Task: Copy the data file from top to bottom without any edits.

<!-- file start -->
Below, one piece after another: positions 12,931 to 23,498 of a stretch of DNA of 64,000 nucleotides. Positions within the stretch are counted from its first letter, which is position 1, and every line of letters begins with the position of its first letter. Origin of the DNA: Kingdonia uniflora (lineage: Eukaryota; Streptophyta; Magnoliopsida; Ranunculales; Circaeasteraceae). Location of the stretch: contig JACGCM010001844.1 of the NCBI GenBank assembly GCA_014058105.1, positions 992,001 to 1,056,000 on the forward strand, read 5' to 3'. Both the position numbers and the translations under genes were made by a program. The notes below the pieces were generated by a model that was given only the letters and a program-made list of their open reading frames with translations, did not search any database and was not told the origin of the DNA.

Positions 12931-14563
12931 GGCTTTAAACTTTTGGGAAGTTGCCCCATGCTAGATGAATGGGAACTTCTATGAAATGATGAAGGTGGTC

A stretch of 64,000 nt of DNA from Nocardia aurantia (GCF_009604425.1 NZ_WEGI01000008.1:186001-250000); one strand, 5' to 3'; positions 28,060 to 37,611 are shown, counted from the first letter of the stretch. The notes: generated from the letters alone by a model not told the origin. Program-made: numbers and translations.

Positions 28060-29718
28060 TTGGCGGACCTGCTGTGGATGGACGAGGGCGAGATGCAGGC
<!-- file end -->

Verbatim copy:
Below, one piece after another: positions 12,931 to 23,498 of a stretch of DNA of 64,000 nucleotides. Positions within the stretch are counted from its first letter, which is position 1, and every line of letters begins with the position of its first letter. Origin of the DNA: Kingdonia uniflora (lineage: Eukaryota; Streptophyta; Magnoliopsida; Ranunculales; Circaeasteraceae). Location of the stretch: contig JACGCM010001844.1 of the NCBI GenBank assembly GCA_014058105.1, positions 992,001 to 1,056,000 on the forward strand, read 5' to 3'. Both the position numbers and the translations under genes were made by a program. The notes below the pieces were generated by a model that was given only the letters and a program-made list of their open reading frames with translations, did not search any database and was not told the origin of the DNA.

Positions 12931-14563
12931 GGCTTTAAACTTTTGGGAAGTTGCCCCATGCTAGATGAATGGGAACTTCTATGAAATGATGAAGGTGGTC

A stretch of 64,000 nt of DNA from Nocardia aurantia (GCF_009604425.1 NZ_WEGI01000008.1:186001-250000); one strand, 5' to 3'; positions 28,060 to 37,611 are shown, counted from the first letter of the stretch. The notes: generated from the letters alone by a model not told the origin. Program-made: numbers and translations.

Positions 28060-29718
28060 TTGGCGGACCTGCTGTGGATGGACGAGGGCGAGATGCAGGC